Distracted Driving Deaths Increase

Compared to decades ago, our roads and highways are safer. We’ve added more safety features to our cars, built them to be more crash-proof, and have safer infrastructure. The majority of people are wearing their seatbelts and the message about not drinking and driving has been gaining traction.

But then the cell phone came along and we messed it all up. Those pocket-sized bundles of distraction are always beeping, pinging, dinging, and ringing and we just can’t seem to put them down. And the addiction is killing us.

In the United States, 2016 proved to be a strange year and not just for the reason you think. For the first time in 50 years, the highway fatality rate increased, jumping by just over 10% in the first six months of the year when compared to 2015. Much of the blame can be put on distracted drivers.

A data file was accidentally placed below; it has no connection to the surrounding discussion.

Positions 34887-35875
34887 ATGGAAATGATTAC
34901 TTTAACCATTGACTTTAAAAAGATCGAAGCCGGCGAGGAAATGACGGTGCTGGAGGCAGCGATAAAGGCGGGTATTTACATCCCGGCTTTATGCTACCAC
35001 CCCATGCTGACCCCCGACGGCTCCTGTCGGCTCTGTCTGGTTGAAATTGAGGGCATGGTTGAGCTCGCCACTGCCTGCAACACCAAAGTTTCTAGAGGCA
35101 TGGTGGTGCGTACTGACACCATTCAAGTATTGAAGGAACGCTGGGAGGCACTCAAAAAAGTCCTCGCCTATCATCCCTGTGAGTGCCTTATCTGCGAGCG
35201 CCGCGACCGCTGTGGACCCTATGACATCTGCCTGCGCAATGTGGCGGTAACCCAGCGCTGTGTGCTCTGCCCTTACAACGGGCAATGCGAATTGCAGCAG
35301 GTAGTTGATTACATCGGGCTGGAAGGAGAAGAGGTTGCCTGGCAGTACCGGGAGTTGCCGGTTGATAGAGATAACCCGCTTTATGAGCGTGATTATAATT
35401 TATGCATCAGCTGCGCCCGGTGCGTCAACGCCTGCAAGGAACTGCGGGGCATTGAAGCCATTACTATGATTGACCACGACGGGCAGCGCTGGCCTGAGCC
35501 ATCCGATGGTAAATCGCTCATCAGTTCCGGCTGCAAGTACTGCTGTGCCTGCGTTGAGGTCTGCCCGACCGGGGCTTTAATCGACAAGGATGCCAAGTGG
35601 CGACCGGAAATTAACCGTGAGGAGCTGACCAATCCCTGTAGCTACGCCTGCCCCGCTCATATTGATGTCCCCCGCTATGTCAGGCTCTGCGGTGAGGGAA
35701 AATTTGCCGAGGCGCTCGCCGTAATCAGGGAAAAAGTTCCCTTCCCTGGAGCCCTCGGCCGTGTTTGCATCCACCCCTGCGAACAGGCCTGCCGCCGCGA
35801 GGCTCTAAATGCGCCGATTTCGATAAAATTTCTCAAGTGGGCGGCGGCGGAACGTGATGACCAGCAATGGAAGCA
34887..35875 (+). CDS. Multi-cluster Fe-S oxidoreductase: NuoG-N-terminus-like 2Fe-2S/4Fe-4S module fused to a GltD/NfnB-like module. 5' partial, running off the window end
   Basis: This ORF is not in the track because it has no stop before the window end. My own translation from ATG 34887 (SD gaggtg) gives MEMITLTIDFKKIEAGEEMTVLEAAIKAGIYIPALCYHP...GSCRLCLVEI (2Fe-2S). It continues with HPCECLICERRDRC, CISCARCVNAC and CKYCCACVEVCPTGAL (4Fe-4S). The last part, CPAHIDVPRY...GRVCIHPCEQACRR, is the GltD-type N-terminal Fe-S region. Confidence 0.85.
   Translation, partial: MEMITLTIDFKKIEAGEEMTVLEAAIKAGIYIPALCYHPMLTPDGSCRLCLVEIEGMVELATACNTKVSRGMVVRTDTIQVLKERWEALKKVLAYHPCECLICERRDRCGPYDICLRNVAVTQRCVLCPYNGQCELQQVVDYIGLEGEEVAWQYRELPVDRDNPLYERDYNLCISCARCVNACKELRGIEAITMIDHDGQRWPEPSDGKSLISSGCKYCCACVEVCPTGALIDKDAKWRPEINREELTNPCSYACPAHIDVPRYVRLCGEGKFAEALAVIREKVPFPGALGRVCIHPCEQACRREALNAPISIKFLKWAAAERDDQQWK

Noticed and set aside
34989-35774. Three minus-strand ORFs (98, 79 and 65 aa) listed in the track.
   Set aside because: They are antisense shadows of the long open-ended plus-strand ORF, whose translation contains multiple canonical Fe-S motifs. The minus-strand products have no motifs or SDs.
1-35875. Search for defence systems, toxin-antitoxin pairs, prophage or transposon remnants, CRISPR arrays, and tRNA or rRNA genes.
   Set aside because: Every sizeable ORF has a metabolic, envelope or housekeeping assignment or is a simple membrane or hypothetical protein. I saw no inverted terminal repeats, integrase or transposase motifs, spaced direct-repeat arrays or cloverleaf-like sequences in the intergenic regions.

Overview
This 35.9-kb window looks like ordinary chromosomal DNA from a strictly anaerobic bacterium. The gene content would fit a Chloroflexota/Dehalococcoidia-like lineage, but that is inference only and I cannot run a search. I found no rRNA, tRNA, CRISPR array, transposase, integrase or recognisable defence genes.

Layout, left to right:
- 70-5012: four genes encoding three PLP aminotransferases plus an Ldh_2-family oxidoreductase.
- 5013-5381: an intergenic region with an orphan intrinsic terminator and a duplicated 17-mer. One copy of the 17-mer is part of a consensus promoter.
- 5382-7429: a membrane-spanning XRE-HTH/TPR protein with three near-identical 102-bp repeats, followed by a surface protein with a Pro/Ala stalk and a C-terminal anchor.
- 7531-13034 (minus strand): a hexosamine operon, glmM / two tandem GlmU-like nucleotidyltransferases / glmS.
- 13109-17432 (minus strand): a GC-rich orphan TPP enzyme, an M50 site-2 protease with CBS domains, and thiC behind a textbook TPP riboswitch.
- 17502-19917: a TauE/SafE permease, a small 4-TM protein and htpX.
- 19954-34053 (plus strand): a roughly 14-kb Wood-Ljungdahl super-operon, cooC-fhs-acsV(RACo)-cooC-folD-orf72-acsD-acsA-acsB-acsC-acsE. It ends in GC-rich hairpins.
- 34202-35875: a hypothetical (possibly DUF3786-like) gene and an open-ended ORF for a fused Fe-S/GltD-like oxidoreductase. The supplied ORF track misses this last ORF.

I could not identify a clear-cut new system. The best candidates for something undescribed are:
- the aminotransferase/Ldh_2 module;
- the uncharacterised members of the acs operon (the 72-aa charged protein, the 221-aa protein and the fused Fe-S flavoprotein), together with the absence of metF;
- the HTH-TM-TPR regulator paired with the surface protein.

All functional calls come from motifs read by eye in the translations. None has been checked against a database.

Whether it’s texting, checking email, playing with an app, or posting to social media, using your phone while driving is a seriously bad habit with deadly consequences. We’re not immune to the problem here in Canada. Last June, the BC government upped the fines for drivers caught using a handheld mobile device while driving. In the four months since traffic accidents increased by almost 2%. And it can happen in the blink of an eye.

What can you do? Well, the first thing is never to use your phone while driving. If you must have a phone conversation, use a hands-free device. Many of today’s new cars come equipped with this technology. Better yet, pull over and safely out of the way of traffic to talk, or check and respond to messages. And if you have kids, make sure they’re onside in the battle against distracted driving – absolutely no texting while driving! Whatever it is, it can wait. Because no message, game, or app is ever worth risking anyone’s life.

For more information

  • Crash numbers edge upwards despite stiffer distracted driving penalties, CTV News Vancouver

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David McCormick
David joined Slater Vecchio in May 2013. He began his legal career as a criminal prosecutor where he was involved in cases involving dangerous driving, driving without due care and attention, impaired driving, and more.